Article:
Sara and Clare, according to The Hollywood Reporter, provided immense financial backing for NXIVM and its leader, Keith Raniere.
Specifically, they provided their private jet for NXIVM use and flew it to various seminars and even invited Mack on board in 2006 when the organization was trying to woo her to join. The Hollywood Reporter also reported that the estimated financial support the Bronfmans provided to NXIVM is somewhere around $150 million and that they even borrowed against their inheritances to finance Raniere and his organization.
Both Sara and Clare were also heavily involved with NXIVM, with Clare telling The New York Times in 2018 that they were students of Raniere’s. And though the sisters aren’t facing charges anywhere near what Mack is facing for her role in recruiting women to join the sect, they are still going through court proceedings.
The highly controversial NXIVM organization – which was exposed as a sex cult in 2017 by The New York Times – had a number of high-profile members and leaders, which is explained in HBO’s documentary The Vow. Aside from pulling in people from Hollywood, like Smallville actress Allison Mack, influential people also took part in the organization. Two of those people were Sara and Clare Bronfman, heiresses to the Seagram’s fortune.
Though Sara wasn’t accused of a crime during previous trials, she did agree in late 2019 to give up her ownership interests in NXIVM’s properties in exchange for 20 percent of the sale, after the properties were seized by authorities. However, she was also labeled a member of Raniere’s “trusted group” in court, according to the Times Union, which could draw her into any future court proceedings.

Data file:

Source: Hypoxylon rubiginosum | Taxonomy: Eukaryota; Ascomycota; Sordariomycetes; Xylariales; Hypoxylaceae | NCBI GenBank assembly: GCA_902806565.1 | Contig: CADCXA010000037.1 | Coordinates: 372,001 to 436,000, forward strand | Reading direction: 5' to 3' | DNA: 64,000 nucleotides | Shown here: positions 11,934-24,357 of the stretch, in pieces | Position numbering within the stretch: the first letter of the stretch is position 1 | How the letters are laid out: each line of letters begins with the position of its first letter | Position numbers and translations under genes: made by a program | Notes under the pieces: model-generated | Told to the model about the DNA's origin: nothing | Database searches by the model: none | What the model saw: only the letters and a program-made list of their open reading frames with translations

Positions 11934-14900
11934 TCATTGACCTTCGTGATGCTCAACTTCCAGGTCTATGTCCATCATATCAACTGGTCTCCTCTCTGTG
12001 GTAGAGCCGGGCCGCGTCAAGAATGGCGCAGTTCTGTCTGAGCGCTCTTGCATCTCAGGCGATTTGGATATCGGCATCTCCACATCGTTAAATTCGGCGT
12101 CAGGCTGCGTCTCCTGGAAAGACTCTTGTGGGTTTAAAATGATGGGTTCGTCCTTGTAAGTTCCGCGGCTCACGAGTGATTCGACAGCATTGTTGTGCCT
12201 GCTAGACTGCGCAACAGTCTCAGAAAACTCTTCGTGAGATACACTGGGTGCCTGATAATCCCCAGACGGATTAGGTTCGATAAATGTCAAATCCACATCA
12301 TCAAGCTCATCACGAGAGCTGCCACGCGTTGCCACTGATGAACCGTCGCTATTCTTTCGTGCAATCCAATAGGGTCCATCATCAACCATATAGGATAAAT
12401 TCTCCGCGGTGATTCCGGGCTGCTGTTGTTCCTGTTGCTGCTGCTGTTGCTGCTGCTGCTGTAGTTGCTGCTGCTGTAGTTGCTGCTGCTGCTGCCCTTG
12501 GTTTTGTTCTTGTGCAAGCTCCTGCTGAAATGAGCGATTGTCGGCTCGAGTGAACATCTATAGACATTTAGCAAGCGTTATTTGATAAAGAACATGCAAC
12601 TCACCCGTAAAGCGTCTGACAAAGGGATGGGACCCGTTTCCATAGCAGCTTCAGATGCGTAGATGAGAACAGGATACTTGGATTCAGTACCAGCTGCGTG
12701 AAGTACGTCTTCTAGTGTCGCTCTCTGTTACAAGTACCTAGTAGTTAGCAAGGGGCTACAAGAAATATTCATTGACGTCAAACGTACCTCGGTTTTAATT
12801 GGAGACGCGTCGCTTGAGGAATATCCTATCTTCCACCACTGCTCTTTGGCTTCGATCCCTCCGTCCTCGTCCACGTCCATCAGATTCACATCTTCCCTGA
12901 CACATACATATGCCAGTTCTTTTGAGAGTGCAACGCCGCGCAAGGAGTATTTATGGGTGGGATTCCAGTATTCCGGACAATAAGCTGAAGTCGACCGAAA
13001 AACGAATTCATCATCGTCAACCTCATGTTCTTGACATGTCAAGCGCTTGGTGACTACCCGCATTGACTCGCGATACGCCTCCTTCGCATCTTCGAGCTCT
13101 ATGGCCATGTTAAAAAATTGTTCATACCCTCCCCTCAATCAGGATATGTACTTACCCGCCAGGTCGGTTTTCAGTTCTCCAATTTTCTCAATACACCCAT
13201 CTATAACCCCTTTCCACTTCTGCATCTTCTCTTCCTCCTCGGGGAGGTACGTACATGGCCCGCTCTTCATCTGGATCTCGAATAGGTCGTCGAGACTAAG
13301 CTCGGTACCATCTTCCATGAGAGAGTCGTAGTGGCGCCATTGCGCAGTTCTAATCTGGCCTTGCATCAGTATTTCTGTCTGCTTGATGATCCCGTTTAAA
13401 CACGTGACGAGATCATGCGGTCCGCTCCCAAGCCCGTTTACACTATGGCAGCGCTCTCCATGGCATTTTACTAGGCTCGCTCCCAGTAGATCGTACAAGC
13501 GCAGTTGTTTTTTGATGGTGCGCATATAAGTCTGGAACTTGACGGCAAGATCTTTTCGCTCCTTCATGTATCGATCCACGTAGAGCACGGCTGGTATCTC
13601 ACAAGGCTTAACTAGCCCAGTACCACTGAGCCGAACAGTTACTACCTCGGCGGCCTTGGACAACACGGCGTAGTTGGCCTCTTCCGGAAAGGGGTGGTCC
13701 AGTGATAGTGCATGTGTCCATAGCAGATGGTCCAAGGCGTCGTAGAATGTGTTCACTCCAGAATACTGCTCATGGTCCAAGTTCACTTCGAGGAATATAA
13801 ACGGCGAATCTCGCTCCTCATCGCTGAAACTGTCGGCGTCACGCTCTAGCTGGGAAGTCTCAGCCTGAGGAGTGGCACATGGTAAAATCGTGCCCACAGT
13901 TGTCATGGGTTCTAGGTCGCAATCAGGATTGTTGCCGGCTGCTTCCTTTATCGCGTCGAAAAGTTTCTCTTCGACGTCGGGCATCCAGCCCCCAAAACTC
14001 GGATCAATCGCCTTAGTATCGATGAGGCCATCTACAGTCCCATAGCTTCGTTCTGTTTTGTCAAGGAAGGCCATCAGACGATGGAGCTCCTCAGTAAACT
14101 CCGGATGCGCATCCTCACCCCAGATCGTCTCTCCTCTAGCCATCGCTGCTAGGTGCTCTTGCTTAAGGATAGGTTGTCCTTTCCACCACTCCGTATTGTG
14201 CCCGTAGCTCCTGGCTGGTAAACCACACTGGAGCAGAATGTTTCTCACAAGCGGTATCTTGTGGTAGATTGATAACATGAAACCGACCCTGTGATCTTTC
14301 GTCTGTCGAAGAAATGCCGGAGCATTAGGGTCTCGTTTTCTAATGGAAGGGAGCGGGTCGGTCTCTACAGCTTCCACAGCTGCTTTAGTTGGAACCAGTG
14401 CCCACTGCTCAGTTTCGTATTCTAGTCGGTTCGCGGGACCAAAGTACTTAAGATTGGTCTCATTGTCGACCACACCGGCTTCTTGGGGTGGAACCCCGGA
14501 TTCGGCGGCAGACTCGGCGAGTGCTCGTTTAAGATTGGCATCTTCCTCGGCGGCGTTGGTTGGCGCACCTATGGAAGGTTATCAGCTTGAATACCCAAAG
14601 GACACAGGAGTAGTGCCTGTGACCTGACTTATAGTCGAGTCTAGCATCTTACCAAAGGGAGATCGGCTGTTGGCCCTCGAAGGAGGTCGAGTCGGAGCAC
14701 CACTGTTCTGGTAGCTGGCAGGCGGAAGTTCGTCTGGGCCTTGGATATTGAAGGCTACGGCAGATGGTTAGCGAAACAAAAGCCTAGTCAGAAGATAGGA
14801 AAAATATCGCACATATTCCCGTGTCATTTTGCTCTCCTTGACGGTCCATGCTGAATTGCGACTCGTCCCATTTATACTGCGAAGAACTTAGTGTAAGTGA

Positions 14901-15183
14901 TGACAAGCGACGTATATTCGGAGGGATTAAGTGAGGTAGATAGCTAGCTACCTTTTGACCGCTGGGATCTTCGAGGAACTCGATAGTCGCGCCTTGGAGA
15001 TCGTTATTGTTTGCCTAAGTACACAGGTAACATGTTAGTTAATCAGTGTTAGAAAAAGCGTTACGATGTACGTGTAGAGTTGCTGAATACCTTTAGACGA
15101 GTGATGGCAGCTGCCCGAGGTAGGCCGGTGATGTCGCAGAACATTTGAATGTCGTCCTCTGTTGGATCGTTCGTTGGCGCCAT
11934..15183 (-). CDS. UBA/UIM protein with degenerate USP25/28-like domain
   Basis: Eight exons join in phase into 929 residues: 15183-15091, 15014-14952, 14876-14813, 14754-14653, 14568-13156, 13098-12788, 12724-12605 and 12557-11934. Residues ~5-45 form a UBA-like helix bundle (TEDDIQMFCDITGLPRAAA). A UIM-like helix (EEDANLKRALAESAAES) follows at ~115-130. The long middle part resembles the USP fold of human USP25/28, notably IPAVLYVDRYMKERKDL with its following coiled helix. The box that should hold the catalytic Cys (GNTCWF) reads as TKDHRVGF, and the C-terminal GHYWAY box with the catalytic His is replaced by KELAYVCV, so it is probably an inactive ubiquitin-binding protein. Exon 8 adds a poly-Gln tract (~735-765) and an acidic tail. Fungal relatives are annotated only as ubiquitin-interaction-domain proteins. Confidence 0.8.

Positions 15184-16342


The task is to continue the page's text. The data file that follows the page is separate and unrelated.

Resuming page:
Clare, on the other hand, is facing prison time for her involvement in NXIVM. In 2019, she “agreed to forfeit $6 million to the federal government and to plead guilty to felony charges of harboring an illegal alien and the fraudulent use of a deceased person’s identity,” according to Forbes.
In December 2019, the New York Post reported that Clare’s sentencing would be postponed to February. However, it’s now been pushed until September. She is facing 21 to 27 months in federal prison. According to the Houston Chronicle in May, Clare’s lawyer told the judge her client wouldn’t consent to sentencing via video: “She respectfully requests that the court adjourn her sentencing until such date as the sentencing can be conducted in person at the courthouse.” Instead, Clare will be sentenced when courts reopen.